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       epoll_ctl - control interface for an epoll descriptor


       #include <sys/epoll.h>

       int epoll_ctl(int epfd, int op, int fd, struct epoll_event *event);


       This  system  call performs control operations on the epoll(7) instance referred to by the
       file descriptor epfd.  It requests that the operation op be performed for the target  file
       descriptor, fd.

       Valid values for the op argument are:

              Register  the  target  file  descriptor fd on the epoll instance referred to by the
              file descriptor epfd and associate the event event with the internal file linked to

              Change the event event associated with the target file descriptor fd.

              Remove  (deregister) the target file descriptor fd from the epoll instance referred
              to by epfd.  The event is ignored and can be NULL (but see BUGS below).

       The event argument describes the object linked to the  file  descriptor  fd.   The  struct
       epoll_event is defined as:

           typedef union epoll_data {
               void        *ptr;
               int          fd;
               uint32_t     u32;
               uint64_t     u64;
           } epoll_data_t;

           struct epoll_event {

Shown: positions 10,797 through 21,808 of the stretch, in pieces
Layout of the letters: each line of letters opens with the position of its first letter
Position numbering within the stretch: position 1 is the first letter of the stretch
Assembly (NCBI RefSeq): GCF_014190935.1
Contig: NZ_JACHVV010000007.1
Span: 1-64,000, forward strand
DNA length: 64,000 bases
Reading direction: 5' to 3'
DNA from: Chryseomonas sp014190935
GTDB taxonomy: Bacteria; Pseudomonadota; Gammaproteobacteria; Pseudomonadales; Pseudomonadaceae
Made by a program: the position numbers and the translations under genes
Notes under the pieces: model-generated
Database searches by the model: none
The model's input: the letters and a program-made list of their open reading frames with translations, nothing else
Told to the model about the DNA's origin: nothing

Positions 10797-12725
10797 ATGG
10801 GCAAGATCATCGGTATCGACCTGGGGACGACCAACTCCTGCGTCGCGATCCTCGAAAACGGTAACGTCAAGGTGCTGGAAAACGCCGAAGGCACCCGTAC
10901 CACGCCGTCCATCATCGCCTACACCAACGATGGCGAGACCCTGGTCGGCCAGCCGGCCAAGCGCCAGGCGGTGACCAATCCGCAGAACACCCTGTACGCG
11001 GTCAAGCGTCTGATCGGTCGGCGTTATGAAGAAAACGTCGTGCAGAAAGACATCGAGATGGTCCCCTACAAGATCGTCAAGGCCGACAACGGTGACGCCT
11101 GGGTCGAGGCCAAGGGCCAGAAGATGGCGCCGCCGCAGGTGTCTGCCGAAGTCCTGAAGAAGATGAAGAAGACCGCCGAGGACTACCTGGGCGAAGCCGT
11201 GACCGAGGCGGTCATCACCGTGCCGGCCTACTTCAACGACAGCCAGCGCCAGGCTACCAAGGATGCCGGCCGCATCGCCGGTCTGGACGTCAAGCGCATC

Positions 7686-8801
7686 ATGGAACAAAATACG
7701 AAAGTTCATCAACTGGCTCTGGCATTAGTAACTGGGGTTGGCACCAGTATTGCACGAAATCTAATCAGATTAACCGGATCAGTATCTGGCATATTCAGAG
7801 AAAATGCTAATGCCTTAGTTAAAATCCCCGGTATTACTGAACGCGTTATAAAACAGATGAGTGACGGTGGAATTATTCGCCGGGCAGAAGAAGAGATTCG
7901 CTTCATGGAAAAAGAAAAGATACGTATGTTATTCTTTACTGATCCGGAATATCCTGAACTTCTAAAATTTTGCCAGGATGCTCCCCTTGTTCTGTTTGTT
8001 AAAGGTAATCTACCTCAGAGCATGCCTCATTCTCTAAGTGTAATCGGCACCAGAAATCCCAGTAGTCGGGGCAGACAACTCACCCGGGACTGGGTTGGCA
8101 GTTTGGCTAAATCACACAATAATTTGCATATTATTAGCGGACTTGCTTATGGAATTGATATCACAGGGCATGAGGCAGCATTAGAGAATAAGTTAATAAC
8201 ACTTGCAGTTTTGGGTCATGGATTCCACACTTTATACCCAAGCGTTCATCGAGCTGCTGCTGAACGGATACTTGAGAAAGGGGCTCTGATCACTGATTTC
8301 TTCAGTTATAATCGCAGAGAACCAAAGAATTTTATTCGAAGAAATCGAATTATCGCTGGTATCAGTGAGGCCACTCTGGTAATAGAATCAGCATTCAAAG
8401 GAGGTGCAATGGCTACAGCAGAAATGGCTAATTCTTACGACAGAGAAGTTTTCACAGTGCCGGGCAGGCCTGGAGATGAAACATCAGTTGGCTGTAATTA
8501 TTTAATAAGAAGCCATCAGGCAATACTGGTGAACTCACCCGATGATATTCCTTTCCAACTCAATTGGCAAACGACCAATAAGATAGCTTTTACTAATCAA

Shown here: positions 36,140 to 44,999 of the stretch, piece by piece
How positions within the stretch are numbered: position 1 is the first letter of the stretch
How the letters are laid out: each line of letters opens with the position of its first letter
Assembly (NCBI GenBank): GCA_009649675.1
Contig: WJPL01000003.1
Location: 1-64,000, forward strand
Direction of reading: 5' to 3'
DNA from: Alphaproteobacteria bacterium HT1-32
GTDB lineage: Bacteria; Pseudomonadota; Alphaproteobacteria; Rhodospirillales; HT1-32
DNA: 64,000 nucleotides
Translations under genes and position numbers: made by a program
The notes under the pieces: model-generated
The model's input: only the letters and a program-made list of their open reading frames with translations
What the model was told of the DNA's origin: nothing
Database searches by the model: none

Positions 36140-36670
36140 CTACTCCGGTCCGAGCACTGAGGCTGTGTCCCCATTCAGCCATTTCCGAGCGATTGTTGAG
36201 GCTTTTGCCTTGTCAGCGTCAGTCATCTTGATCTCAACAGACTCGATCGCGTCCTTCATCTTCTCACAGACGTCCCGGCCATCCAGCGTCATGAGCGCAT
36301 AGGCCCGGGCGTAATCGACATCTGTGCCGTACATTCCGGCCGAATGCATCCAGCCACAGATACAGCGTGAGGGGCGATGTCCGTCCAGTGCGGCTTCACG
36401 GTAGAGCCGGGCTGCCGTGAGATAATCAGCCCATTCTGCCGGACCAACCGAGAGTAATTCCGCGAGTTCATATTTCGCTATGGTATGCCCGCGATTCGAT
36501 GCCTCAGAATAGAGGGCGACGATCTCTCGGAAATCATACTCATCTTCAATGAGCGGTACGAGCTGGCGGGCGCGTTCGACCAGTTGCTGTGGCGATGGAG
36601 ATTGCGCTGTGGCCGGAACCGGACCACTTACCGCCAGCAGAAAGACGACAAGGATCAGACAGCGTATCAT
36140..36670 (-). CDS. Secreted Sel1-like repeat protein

uint32_t     events;      /* Epoll events */
               epoll_data_t data;        /* User data variable */

       The events member is a bit mask composed using the following available event types:

              The associated file is available for read(2) operations.

              The associated file is available for write(2) operations.

       EPOLLRDHUP (since Linux 2.6.17)
              Stream  socket  peer  closed  connection,  or shut down writing half of connection.
              (This flag is especially useful for writing simple code  to  detect  peer  shutdown
              when using Edge Triggered monitoring.)

              There is urgent data available for read(2) operations.

              Error  condition  happened  on  the associated file descriptor.  epoll_wait(2) will
              always wait for this event; it is not necessary to set it in events.

              Hang up happened on the associated file descriptor.  epoll_wait(2) will always wait
              for  this  event;  it is not necessary to set it in events.  Note that when reading
              from a channel such as a pipe or a stream socket, this event merely indicates  that
              the  peer  closed  its  end of the channel.  Subsequent reads from the channel will
              return 0 (end of file) only after all outstanding data  in  the  channel  has  been

              Sets  the  Edge Triggered behavior for the associated file descriptor.  The default
              behavior for epoll is Level Triggered.  See epoll(7) for more detailed  information
              about Edge and Level Triggered event distribution architectures.

       EPOLLONESHOT (since Linux 2.6.2)
              Sets  the  one-shot  behavior  for the associated file descriptor.  This means that
              after an event is pulled out with epoll_wait(2) the associated file  descriptor  is
              internally  disabled  and  no other events will be reported by the epoll interface.
              The user must call epoll_ctl() with EPOLL_CTL_MOD to rearm the file descriptor with